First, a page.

The Illinois Power Agency has released the state’s long term renewable resources procurement plan, which includes public power utilities in some programs.
The plan, which implements Public Act 99-0906, better known as the Future Energy Jobs Act, allows public power utilities and rural electric cooperatives to participate in state behind-the-meter and community solar programs, namely, the Adjustable Block Program, the Community Renewable Generation Program, and the Illinois Solar for All Program.
An earlier version of the IPA’s plan was approved by the Illinois Corporation Commission, but in the final rule the agency admitted there is some ambiguity around the inclusion of projects located in public power utility and rural electric cooperative territories.
In the law, the definition of community renewable generation projects specifically mentions public power utilities and rural electric cooperatives, but the law also defines “subscribers” to those programs as entities that “take delivery service from an electric utility,” which in Illinois law does not include public power utilities and rural electric cooperatives.
While recognizing the ambiguity, the IPA noted that the General Assembly expressly included those entities in defining “community renewable generation projects,” a term only used in the law in connection with IPA’s community renewable generation program.
On that interpretation, the final rule includes public power utilities and rural electric cooperatives as eligible for community renewable generation projects.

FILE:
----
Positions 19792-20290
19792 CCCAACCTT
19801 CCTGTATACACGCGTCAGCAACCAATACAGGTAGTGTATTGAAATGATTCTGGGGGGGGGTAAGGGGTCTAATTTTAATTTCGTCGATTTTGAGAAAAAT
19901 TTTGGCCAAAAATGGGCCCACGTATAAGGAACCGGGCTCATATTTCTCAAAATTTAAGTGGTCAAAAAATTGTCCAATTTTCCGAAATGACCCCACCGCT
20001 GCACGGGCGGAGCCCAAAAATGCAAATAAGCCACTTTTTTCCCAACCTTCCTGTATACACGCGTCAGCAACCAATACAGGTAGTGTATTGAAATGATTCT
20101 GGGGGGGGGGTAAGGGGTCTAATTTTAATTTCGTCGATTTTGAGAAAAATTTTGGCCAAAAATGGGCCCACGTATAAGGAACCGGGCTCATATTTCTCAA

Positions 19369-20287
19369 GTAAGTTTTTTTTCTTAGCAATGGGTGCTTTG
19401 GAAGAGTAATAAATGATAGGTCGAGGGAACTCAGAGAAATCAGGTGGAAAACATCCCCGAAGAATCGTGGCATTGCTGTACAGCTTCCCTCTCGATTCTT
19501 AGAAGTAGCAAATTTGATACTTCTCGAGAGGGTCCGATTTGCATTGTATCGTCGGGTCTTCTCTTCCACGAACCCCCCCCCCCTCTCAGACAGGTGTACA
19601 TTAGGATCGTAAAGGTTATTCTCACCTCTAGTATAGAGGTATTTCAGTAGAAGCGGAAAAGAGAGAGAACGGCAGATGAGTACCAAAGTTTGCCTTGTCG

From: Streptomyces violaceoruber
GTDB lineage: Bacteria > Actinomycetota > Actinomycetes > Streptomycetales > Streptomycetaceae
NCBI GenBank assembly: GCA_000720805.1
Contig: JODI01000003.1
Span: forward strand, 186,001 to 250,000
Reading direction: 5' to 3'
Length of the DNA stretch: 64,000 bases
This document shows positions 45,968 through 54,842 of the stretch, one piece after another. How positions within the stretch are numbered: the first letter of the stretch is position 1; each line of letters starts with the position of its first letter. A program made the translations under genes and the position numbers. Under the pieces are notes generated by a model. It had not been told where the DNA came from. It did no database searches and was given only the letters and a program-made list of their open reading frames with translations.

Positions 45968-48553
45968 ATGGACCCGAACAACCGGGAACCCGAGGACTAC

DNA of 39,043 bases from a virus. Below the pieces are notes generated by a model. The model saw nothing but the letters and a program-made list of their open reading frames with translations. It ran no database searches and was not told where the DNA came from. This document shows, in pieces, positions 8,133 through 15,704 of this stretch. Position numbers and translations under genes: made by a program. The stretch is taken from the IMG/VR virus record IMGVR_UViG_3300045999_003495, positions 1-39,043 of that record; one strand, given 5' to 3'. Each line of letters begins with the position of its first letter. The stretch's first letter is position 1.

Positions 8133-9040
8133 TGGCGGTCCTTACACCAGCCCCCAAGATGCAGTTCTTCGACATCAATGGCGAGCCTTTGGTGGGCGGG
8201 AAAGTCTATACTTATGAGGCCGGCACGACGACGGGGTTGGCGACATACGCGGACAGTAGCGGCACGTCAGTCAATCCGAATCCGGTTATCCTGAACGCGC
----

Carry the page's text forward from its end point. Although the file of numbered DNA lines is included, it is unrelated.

However, that interpretation does not sit well with investor-owned Commonwealth Edison, which has filed a lawsuit contesting the inclusion of public power utilities and rural electric cooperatives in community renewable programs.
ComEd points to the definition of “electric utility” in Illinois law and also argues that electric entities outside of ICC jurisdiction do not bear the costs for the programs, so they should not share in their benefits.
“What is unclear is the extent to which developers will take on the risk of starting a community solar project in a public power entity’s service territory if the incentives are not assured,” Mark Pruitt, principal at The Power Bureau and a former director of the IPA, said.
Meanwhile, the IPA’s rule finalizes features of the Future Energy Jobs Act, which was passed in December 2016, that make what critics say are much needed changes to the state’s renewable portfolio rules.
Previously, RPS compliance was the responsibility of energy suppliers. However, after the state restructured its electric power sector, that arrangement hampered the spread of renewables because retail suppliers were wary of taking on that responsibility only to have customers migrate to another supplier. Under the new rules, RPS compliance will reside with the state’s investor owned utilities and show up on customers’ bills as a non-bypassable wires charge. That transition will be phased in over three years until it is fully implemented in 2019.
Public power utilities and rural electric cooperatives are still not subject to the requirements of Illinois’ RPS, which call for 25% of energy supplies to come from renewable sources by 2025.